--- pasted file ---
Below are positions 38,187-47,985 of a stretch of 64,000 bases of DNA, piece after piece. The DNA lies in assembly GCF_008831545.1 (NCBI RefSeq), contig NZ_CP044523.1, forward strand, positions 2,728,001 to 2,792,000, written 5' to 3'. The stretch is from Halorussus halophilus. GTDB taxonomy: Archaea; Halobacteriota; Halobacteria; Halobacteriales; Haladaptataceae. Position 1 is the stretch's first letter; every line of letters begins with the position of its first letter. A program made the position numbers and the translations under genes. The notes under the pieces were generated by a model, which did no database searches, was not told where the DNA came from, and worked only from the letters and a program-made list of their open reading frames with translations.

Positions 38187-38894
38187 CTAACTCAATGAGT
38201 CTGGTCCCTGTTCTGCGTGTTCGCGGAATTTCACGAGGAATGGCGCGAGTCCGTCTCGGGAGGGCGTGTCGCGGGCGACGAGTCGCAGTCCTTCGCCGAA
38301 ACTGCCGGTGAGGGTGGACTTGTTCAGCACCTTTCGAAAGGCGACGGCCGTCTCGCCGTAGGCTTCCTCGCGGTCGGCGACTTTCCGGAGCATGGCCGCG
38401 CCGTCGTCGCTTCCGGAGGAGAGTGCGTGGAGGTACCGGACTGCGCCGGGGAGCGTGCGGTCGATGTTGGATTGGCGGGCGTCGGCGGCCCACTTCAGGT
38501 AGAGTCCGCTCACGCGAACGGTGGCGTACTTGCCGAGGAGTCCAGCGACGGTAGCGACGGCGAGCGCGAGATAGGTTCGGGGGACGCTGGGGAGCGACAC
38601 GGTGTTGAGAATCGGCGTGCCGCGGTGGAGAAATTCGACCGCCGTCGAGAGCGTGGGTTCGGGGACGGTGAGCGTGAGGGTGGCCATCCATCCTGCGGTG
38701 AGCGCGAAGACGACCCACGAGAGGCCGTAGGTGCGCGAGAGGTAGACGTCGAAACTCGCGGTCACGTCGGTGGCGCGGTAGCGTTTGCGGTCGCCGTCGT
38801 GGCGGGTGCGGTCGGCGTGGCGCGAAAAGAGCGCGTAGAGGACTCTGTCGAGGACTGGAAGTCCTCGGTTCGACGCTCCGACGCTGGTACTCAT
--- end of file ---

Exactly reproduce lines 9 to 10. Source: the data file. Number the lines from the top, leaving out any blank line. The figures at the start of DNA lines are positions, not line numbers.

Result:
38701 AGCGCGAAGACGACCCACGAGAGGCCGTAGGTGCGCGAGAGGTAGACGTCGAAACTCGCGGTCACGTCGGTGGCGCGGTAGCGTTTGCGGTCGCCGTCGT
38801 GGCGGGTGCGGTCGGCGTGGCGCGAAAAGAGCGCGTAGAGGACTCTGTCGAGGACTGGAAGTCCTCGGTTCGACGCTCCGACGCTGGTACTCAT